Even with these new developments, it is expected that it will take time to establish an NP system in Japan in which nurse practitioners are able to perform designated medical practice autonomously in cooperation with medical doctors. However, the proposal of the title of “designated nurse” is a significant development in the recognition and legalization of nurse practitioners in Japan, and once the issues of scope of practice and conditions and requirements of education and training have been determined it is expected that this new position will be institutionalized with a national occupational license in the near future.

 

In order to support and enhance the current movement towards the establishment of a nurse practitioner system in Japan, the Japanese Nurse Practitioner Association was established in 2008 with our Nurse Practitioner Development Project as its administrative bureau. The aims of the association are to standardize educational programs for nurse practitioners, to guarantee the quality of their performance, and to work for social understanding of the title of “NP” in Japan.

 

 

The Nurse Practitioner (NP) Project

 

On June 18, 2014, seven years after our university established the first NP graduate course in our country, the Act on Public Health Nurses, Midwives and Nurses (Nursing Act) was revised and a Training System for Nurses to Perform Specific Medical Interventions (the training system) was established by the Japanese Diet. The Nursing Act has been revised several times since its passage in 1948, but this was the first revision concerning nursing practice itself. It resulted in expansion of the scope of nurse interventions that allows the provision of timely care to people on site. Nurses can now offer such services as the adjustment of medicine and the performance of infusions to treat dehydration under the comprehensive instructions of a physician. 

 

This revision results from the serious problem of our aging society in Japan. In particular, the first generation of baby boomers will all be latter-stage elderly by 2025. An elderly society also has a high mortality rate, so in the future significant demands will be made on our medical, health and welfare system by the rapidly increasing number of end-of-life care cases, dementia cases, elderly households and elderly living alone, and by the expected soaring medical and healthcare expenses these problems will generate. An expansion of the scope of nursing practice and a steady increase in the number of nurses able to provide proper primary care in local areas and day care centers are valid steps to address these issues.

 

Our NP Project received a variety of assistance and advice from abroad as we worked to establish our NP Master’s course. Since 2005, we have held a series of biannual international meetings in Oita with faculty from Case Western Reserve University, Pace University, and Seoul National University, and we have dispatched our faculty members to overseas institutions to develop our NP Program. After starting our NP course in 2008, we continued to work towards the establishment of the role of the nurse practitioner in Japan, and we actively participated in the National government’s model project and was able to provide actual evidence on the effectiveness of nurse practitioner activities. We therefore believe that our NP education program was a turning point for the nursing and medical fields in Japan.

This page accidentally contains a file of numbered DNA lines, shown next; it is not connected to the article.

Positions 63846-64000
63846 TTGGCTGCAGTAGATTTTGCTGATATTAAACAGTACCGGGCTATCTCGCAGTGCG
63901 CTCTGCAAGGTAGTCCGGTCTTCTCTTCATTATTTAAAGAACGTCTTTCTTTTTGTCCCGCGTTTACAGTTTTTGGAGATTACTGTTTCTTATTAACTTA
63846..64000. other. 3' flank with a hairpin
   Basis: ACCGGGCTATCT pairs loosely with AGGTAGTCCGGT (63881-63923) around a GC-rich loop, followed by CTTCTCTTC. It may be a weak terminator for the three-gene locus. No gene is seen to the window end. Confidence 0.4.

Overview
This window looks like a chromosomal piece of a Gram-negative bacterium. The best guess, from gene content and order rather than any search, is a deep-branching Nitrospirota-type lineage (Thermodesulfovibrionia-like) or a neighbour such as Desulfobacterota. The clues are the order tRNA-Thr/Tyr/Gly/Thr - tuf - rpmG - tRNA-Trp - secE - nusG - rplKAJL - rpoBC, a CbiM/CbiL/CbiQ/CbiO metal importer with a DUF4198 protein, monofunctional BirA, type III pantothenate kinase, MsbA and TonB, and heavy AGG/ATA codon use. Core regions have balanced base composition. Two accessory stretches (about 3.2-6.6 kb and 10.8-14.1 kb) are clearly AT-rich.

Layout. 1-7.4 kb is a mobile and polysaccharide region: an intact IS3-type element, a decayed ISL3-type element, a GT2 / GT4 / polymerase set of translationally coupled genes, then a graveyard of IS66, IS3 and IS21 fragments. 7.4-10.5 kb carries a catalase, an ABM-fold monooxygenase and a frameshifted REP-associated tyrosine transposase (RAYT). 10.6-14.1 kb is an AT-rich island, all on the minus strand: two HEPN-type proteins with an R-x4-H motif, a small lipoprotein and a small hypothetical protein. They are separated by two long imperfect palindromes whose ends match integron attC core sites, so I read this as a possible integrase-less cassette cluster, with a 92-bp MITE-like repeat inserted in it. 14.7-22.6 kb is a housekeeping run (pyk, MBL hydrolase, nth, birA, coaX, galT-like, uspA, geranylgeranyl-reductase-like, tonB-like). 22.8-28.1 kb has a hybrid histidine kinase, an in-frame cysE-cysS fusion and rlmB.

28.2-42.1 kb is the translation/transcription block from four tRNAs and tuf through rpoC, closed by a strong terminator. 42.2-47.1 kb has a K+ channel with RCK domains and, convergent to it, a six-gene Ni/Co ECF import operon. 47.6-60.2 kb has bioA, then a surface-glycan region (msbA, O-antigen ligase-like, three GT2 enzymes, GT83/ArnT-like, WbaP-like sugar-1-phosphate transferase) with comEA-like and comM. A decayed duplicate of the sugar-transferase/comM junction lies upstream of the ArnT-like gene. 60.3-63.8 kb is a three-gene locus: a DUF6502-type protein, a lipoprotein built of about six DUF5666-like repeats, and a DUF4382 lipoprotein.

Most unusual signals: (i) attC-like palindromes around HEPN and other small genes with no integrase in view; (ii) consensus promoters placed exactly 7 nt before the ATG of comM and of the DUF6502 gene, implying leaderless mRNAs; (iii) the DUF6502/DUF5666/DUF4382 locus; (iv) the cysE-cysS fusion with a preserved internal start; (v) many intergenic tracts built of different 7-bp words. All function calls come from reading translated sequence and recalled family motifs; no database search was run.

At present, the Japanese Organization of Nurse Practitioner Faculties (JONPF), which is currently comprised of seven universities with NP Master’s courses, is working to realize the future role of the NP in Japan and is establishing standard curricula for NP education in the two fields of primary care and critical care. JONPF was established as an incorporated association after the new training system was enacted in 2014. The president of JONPF is our university’s former president, the vice-president is our current president, and our university is in charge of the secretariat. The goal of our NP Project and of JONPF is to further expand and promote NP activities in Japan, and to continue educating and training nurse practitioners who can cooperate and collaborate with physicians. JONPF also conducts NP certification every March when five third-party evaluators from Japan and abroad conduct a strict examination that ensures quality of practice. As of March, 2014, nearly 150 nurses have passed the examination and are playing an active role in healthcare in Japan. 

 

NP Master’s course graduates in Japan have acquired medical knowledge and have been trained to possess improved clinical skills, reasoning ability and judgment. They are striving to provide high-quality medical services in site through collaboration and cooperation with physicians. As an institution entrusted with NP education in Japan, we believe it is essential for us to conduct extensive research on the activities of our graduates in order to produce evidence of their effectiveness in the workplace. 

 

The two papers referenced below were published in the International Nursing Review and are our most recent research efforts about our NP Master’s course and our graduates’ activities:

 

H. Fukuda et al. (2014). The first nurse practitioner graduate programme in Japan. International Nursing Review.

 

M. Ono et al (2014). Japanese nurse practitioner practice and outcomes in a nursing home. International Nursing Review.

 
updated: 01/10/2016